Snow. Book. Tea.
1. You know when you’re with a group of people and one of them says, “Hey, everyone tell a funny story,” and the mood lifts and everyone’s scrambling for their best funny story and you realize that the only good funny story you have isn’t recent, it’s probably at least three years old, and you’ve told it to many of the people before? You look self-consciously around the room and realize that people have already started talking, and the laughter swells, and any moment, it’s going to be your turn and you’ll just start to babble? And you might say something vaguely entertaining or clever, but it will never be what you really want to say, because what you really want to say is something you’d only say to people you really trust, without thinking of it first?
I feel like this is an apt description of what it’s like to participate in social media.
2. Tonight I’m going to a party where people will be reading poems they wrote and other people will be reading poems they didn’t write and everyone has been encouraged to read original material if they wish. I don’t write poems, but I will be reading an essay I wrote, although I’m not sure which one yet.
3. This year, I won’t meet my goal of reading one more book than I read last year. It’s a little bit crushing but the truth is, I haven’t been reading as much because I’ve been living a whole lot more, and I think this is a fair trade-off. I’d like to learn how to read in small snatches which, up until now, has been as frustrating to me as the idea of the “power nap”. Why lie down to rest unless you have three hours to kill? I also really dislike reading just a few pages before arriving at my destination, or needing to get up and go into the doctor’s office. It’s silly, but I do.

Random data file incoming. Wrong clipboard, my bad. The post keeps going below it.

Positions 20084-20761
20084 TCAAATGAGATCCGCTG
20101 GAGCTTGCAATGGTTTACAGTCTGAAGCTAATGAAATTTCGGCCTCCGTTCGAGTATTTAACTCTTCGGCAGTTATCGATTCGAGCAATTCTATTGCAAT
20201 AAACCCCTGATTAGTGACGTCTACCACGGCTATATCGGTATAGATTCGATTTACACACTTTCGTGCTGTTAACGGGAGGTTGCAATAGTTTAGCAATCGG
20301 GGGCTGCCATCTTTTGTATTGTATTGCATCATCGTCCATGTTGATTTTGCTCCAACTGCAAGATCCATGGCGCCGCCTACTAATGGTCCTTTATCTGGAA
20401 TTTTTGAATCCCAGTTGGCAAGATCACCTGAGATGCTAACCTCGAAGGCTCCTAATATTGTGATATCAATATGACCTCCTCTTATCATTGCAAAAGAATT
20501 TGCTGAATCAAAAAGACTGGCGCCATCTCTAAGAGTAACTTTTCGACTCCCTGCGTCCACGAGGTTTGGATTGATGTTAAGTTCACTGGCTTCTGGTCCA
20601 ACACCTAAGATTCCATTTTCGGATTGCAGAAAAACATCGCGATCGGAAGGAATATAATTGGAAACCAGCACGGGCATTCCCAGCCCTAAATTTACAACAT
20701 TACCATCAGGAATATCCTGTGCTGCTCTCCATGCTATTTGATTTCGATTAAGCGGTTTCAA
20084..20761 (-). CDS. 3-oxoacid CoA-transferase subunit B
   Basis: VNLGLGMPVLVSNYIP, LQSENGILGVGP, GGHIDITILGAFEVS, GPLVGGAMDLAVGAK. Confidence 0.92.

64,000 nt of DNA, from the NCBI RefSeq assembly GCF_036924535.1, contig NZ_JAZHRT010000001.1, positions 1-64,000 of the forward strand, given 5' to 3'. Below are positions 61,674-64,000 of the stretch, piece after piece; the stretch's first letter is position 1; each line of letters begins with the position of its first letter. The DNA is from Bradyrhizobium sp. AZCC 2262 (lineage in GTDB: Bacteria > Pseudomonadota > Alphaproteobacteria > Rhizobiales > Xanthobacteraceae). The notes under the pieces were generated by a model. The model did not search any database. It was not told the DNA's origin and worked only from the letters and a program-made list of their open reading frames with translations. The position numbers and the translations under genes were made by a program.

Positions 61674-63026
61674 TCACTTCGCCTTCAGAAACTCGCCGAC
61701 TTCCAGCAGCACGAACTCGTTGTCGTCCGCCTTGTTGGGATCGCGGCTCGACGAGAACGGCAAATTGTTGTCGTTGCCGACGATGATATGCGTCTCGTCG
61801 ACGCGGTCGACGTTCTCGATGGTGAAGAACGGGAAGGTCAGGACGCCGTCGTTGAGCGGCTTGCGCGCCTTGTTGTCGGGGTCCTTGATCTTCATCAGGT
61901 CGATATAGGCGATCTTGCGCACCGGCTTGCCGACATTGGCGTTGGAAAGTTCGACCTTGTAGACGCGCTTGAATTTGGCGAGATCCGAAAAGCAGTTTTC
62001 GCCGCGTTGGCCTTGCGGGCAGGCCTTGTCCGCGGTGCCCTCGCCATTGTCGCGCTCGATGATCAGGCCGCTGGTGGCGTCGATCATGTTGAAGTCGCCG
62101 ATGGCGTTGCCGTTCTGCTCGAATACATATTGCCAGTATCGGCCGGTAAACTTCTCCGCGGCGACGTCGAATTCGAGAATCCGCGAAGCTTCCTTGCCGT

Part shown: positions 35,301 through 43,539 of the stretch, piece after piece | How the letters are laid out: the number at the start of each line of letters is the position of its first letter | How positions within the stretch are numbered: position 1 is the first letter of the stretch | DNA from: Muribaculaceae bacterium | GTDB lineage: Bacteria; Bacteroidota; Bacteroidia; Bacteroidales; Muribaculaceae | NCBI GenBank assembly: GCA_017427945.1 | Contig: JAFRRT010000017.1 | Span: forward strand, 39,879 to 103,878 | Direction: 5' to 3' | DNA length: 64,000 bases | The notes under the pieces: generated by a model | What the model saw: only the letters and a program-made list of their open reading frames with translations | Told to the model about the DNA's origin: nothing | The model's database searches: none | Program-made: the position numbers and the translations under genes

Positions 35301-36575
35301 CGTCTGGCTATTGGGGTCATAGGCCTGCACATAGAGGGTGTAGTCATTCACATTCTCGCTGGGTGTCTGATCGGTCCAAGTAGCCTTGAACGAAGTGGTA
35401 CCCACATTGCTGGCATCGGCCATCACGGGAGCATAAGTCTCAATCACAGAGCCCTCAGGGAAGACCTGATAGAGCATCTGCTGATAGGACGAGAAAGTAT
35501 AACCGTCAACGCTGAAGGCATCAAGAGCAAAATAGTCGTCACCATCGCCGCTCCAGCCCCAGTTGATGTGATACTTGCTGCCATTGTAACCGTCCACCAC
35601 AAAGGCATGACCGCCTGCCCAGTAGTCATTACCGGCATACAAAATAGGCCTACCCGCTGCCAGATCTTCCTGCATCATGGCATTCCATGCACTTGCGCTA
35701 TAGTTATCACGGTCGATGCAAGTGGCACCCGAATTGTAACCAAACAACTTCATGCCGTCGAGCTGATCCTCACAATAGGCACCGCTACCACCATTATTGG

4. At the end of the year I tend to get very nostalgic because each one of my years has been better than the last. I’m not basing this on circumstances (some years were definitely more difficult than others) but rather on the fact that I have been happier, more fulfilled, closer to knowing who I am and what I’m supposed to be doing. I don’t know if this pattern is sustainable, but I’m thankful it’s been my experience up until now. I like a lot of quiet time in December to ponder what’s happened in my head and heart. So far, even though I haven’t had a whole lot of extra time, the quiet moments have been rich — truly beneficial, meditative experiences. So that’s been a treat.
I fail as a writer every day. I allow my insecurities and my desire to please other people get in the way of telling things as they are, in both their beauty and their ugliness. I am often afraid to put pen to paper, and then consumed with guilt when I do not.
But I keep writing. Failing at it so often, and keeping at it regardless, has made writing the thing that has taught me how to do all other things; it has become the model by which to live. Art isn’t life, or even necessary to life, but it has taught me how life can be and what I could be, if I keep trying. For that reason, I will not stop.